The state’s largest utility firm, NV Energy, no longer wants to combine its two subsidiaries, more than a year after it first filed plans for the merger.
The company withdrew its application, filed with the Public Utilities Commission, last week and said sustained pushback from regulators and intervenors soured the proposal, according to NV Energy spokeswoman Katie Nannini.
“NV Energy has long stated that it believes that the merger would have delivered benefits to customers including operating efficiencies, a simplified corporate structure and combined financing activities,” Nannini said in an emailed statement. “However, intervenors and customers continued to express their concerns which ultimately led to the decision to withdraw the merger.”
A hearing on the merger proposal was scheduled for Monday.
The utility first filed plans to merge its subsidiaries — Nevada Power, which covers Southern Nevada, and Sierra Pacific Power, which covers Northern Nevada — in March 2022.
NV Energy said the merger would have allowed the company to get more favorable financing options for its debt options and projects. In its filings to the PUC, the company estimated the merger would save $4.1 million in annual costs — savings that would’ve been passed on to ratepayers — and only cost $1.1 million to implement.
“The legal merger simply results in reduced administrative costs and significant financial savings by becoming a single and larger debt issuer,” Michael Cole, NV Energy’s chief financial officer, said in filed testimony.
Outside of the financial benefits, the move would’ve changed the way the utility was regulated since state law governs Nevada Power differently than Sierra Pacific Power because Nevada Power serves a larger share of customers.
But NV Energy’s proposal has been met with skepticism from PUC’s regulatory staff and several intervenors, including the Southern Nevada Gaming Group, Smart Energy Alliance and Wynn Resorts Ltd.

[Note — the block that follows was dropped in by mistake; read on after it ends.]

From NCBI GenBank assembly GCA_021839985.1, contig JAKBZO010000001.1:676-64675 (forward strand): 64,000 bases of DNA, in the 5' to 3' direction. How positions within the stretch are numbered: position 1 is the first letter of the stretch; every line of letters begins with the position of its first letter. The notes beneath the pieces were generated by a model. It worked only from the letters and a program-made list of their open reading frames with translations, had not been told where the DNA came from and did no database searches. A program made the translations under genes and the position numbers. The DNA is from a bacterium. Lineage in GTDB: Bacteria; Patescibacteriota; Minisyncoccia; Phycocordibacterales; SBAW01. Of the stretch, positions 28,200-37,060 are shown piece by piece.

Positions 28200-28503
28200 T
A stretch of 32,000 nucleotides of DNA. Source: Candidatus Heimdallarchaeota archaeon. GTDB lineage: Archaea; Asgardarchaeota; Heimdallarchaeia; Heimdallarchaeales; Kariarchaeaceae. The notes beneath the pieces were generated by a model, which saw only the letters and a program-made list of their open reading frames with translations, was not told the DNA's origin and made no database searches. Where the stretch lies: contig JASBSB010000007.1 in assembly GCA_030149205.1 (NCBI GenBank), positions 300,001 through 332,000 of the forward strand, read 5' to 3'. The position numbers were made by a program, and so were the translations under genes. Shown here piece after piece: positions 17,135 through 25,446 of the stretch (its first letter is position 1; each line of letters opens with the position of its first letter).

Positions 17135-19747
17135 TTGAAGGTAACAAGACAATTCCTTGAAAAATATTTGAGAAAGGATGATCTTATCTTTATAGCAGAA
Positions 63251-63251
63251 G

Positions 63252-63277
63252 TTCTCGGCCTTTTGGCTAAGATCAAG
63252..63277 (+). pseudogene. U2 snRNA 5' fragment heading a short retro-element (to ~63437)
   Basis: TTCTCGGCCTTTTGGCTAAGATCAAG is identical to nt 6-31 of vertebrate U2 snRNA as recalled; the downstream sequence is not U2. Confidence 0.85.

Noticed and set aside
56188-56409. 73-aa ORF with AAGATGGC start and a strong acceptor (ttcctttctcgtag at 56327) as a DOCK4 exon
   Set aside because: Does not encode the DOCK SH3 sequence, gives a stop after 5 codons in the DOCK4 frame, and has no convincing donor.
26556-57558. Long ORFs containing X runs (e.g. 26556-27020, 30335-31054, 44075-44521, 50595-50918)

“This joint application only identifies some potential administrative cost savings and possible financing benefits and is lacking in operational and service area considerations,” said Larry Blank, principal at consulting firm TAHOEconomics, in filed testimony on behalf of SNGG.
The Bureau of Consumer Protection also stated the merger shouldn’t go through since benefits for the public weren’t clear. It also stated the merger would mostly help the credit profile of Sierra Pacific Power, according to testimony filed on behalf of the bureau by Mark Garrett, president of Garret Group Consulting.
“(Sierra Pacific Power) has a much weaker credit profile, and it is refinancing twice as much debt as Nevada Power over the next few years,” Garrett stated. “This means Sierra will be the primary beneficiary of the debt cost savings generated by the merger, but those savings will be generated, for the most part, on the financial strength of Nevada Power.”
Nannini said now that NV Energy has withdrawn its filing, it will continue under its current structure of operating the two subsidiaries.
“This decision will not impact our current operations or financing, and we will continue to operate our day-to-day business efficiently and in the best interest of our customers,” Nannini said.
Meanwhile, NV Energy received approval from the Federal Energy Regulatory Commission for its merger.
The utility said “nothing is being considered at this time” on future plans to merge and that it had no plans to go before the Legislature to allow a merger, according to Nannini.